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The Princes Stable

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"In Fall 1979, R. Stevie Moore squeezed into a midtown Manhattan building at 56 West 45th Street, entered a tiny 8th floor jingle studio run by Englishman Tom Clack, and proceeded to bond bigtime with ambitious engineer Jon Child (who Uncle Harry Palmer had earlier sought out to assist in assembling the original PHONOGRAPHY album) to create one of his greatest collections of music. Still awestruck by his recent move north, R. Stevie first met Jon & Tom when the studio was utilized for compiling the DELICATE TENSION LP. With a cache of great new songs & experiments, he now was set, aimed to break down all barriers and collect audio styles galore in a “professional” 8 track environment, a major jump from mere tapedeck home demos. The project extended well into the next year (decade). Those many sessions are gathered on this 60 minute masterpiece, simply titled “CLACK!” from which many of Moore’s greatest all-time hits emerged."  (Official album description via

“The ‘80s were R. Stevie Moore’s period of greatest exposure, and he started the decade off in style with an album of songs that would eventually become some of his most famous tunes. Clack! is notable also for being Moore’s very first professional studio sessions, recorded in an 8-track jingle studio (run by a gentleman named Tom Clack, hence the onomatopoeic album title) in midtown Manhattan in late 1979. The sonic difference between this album and Moore’s homemade ‘70s tapes is astonishing; the new version of “Part of the Problem,” originally recorded in 1978, is not only definitive, it’s arguably Moore’s all-time finest three and three-quarters minutes. More importantly, Clack! includes several other songs that would quickly become fan favorites, including a silly but surprisingly effective power pop rendition of the Big Bopper’s “Chantilly Lace” and the dark-edged new wave synth-pop of “Bloody Knuckles,” both of which garnered a fair amount of college radio airplay in the first half of the ‘80s. The jangly guitar rock of “Teen Routines” and “You Always Want What You Don’t Have” accurately predicts the Hoboken sound that would sweep over Moore’s adopted northern New Jersey home in the ensuing decade, and the stomping “Conflict of Interest” and the thrilling falsettos of “U.R. True” are both vintage new wave and prime R. Stevie Moore.”  - Stewart Mason, All Music Guide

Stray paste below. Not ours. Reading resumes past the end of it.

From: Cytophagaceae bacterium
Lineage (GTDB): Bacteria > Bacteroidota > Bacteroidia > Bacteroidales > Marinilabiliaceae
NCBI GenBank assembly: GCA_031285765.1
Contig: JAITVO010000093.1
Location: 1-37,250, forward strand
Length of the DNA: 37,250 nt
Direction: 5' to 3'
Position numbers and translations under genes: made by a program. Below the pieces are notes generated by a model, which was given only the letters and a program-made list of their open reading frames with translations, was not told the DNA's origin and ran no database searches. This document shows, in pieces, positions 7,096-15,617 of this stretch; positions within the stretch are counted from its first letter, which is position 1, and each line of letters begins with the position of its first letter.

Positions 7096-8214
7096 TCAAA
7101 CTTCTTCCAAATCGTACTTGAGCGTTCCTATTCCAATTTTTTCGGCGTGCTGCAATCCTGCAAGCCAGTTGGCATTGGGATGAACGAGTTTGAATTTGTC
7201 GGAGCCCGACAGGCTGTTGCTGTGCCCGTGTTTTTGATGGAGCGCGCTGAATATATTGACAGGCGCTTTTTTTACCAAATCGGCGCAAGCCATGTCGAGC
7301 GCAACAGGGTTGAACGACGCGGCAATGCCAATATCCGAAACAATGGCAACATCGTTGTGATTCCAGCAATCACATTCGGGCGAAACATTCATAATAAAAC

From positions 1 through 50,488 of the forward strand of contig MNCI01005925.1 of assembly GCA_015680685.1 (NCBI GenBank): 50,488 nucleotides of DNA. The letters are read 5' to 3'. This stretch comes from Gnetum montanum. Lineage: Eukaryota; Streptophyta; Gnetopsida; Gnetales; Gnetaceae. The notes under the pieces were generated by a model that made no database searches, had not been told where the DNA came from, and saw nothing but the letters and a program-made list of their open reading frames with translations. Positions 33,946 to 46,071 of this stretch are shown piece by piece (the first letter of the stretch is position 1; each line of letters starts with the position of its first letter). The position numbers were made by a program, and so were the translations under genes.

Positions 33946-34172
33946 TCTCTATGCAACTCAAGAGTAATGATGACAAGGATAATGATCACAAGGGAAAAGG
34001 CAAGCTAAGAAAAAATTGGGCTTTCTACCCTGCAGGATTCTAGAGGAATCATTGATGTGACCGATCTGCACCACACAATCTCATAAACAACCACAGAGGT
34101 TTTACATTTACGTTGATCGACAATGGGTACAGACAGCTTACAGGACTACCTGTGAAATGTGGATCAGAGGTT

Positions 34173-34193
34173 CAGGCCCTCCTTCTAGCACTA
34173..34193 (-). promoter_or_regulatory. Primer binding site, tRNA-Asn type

“I’ve been digging into the overwhelmingly extensive catalog of the DIY iconoclast and self-proclaimed genius, R. Stevie Moore. He’s released somewhere in the range of 400 albums over the last thirty-odd years, which has to make him one of the most prolific artists of all time. Moore is clearly an influence on Ariel Pink and his followers like John Maus, Gary War, Geneva Jacuzzi... you get the idea. Clack!, from 1980, is a good demonstration of Moore’s diverse range. It jumps from a Big Bopper cover to bass-driven post-punk to straight-up country, and it’s full of weird pop gems. Highly recommended, guys.”  - Top Of The Dial music blog

“Along with Phonography, this is surely one of the best places to start at in R.S.M.’s catalog. It was the first of his albums to be recorded in a professional studio and contains many of his greatest hits including personal favorite “Part of the Problem.” Absolutely nothing can prevent some of these songs from being the wackiest, yet also the happiest and funnest you may ever hear. Anyone enjoying Ariel Pink’s music has a big reason to thank R. Stevie Moore and should look into his music very soon.” - Beyond Ultra Hits music blog

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